December 11, 2008
Given today’s announcement of Obama’s likely appointment of Lisa Jackson as Administrator of the Environmental Protections Agency (EPA), how will the Obama platform impact the policy issues of importance to CLF?
Environmental Policy and the Clean Air Act
Major changes in air pollution and climate change policy are expected under the Obama Administration. Obama’s environmental platform calls for an 80 pecent reduction in greenhouse gas emissions by 2050. Many anticipate President-elect Obama to direct the EPA to use the Clean Air Act of 1990 as a guideline for setting carbon dioxide emission limits on power plants and other facilities. It is also expected that Obama will sign the California auto-emission waiver, rejected by President Bush, which would require that greenhouse gas emission from vehicles are cut by 30 percent by 2016. With the help of incoming House Energy and Commerce Commerce Committee Chairman Henry Waxman (D-CA), a strong supporter of environmental issues, these initiatives may be possible.
CAFO Regulations and the Clean Water Act
Turning to the Obama Administration’s policy on Confined Animal Feeding Operations (CAFOs), Obama has laid out plans to strictly regulate pollution from CAFOs with fines imposed on those that violate standards. His platform also emphasizes the need for local control and regulation of large factory livestock farms. Measures to promote organic and local agriculture and to encourage regional food systems are also likely.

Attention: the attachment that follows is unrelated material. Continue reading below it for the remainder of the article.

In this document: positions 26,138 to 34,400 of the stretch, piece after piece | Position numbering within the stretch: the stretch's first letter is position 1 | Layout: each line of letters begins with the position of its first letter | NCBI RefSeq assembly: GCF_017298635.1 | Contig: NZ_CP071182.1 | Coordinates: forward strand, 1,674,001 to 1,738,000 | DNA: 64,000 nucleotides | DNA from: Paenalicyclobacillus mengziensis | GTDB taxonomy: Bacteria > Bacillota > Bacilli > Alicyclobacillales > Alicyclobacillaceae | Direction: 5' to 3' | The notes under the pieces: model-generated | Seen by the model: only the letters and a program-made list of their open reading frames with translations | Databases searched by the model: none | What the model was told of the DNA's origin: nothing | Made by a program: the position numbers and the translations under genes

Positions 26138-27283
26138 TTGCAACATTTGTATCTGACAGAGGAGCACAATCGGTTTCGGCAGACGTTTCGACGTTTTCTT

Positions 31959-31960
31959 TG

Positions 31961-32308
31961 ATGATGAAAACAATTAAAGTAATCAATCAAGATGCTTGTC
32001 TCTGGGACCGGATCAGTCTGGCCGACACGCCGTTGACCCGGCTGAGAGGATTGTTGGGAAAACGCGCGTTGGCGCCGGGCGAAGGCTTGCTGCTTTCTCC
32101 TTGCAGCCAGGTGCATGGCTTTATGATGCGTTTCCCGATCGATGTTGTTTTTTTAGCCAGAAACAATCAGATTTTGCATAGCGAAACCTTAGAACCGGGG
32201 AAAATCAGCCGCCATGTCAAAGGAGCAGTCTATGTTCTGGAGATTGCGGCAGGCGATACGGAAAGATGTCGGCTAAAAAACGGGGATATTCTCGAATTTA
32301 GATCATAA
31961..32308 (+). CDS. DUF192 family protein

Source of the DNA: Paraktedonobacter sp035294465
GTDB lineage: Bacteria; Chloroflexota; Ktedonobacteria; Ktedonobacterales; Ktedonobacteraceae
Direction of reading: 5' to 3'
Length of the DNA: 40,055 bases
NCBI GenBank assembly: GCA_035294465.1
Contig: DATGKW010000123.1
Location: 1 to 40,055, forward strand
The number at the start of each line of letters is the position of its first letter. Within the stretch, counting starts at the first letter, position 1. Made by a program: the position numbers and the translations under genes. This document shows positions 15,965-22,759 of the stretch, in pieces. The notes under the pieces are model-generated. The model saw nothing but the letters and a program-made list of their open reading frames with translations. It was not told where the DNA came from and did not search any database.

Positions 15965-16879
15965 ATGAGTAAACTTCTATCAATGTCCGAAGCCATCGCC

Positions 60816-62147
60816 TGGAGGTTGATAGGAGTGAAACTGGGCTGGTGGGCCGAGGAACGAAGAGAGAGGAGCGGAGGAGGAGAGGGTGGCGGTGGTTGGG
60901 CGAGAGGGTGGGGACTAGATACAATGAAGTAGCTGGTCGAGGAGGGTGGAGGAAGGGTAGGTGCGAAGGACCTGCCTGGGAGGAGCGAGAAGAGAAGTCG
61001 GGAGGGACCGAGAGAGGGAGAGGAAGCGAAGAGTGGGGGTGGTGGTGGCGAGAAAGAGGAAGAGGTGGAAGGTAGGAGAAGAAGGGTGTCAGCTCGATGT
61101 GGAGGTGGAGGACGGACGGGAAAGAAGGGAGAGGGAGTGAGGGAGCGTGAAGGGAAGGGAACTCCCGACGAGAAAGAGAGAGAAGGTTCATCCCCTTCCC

The EPA released its most recent CAFO regulations on November 20. The rule, which revises the Clean Water Act to modify the National Pollutant Discharge Elimination System (NPDES), addresses changes to current regulations over CAFO permits and effluent limitations related to the discharge of manure into waterways. Among other provisions, the rule will require CAFOs to submit a nutrient management plan (NMP) for manure as part of its Clean Water Act permit application and to make the plan and permit available for public review and comment.
However, many environmental advocates are concerned by the rule’s provision to allow CAFOs, regardless of how large, to self-certify that they do not intend to discharge animal waste into U.S. water. Advocacy groups such as the Sustainable Agriculture Coalition (SAC) have announced their intent to ask the Obama Adminstration to revisit the rulemaking in 2009. Martha Noble, Senior Policy Association for SAC, issued a statement saying “President-elect Obama’s rural and agriculture platform includes tougher environmental regulations on CAFOs, including fines for those who violate air and water quality standards. The new rule issues by EPA today makes it even more urgent to President-elect Obama to address this issues immediately after taking office.”
The rule is set to take effect on December 22.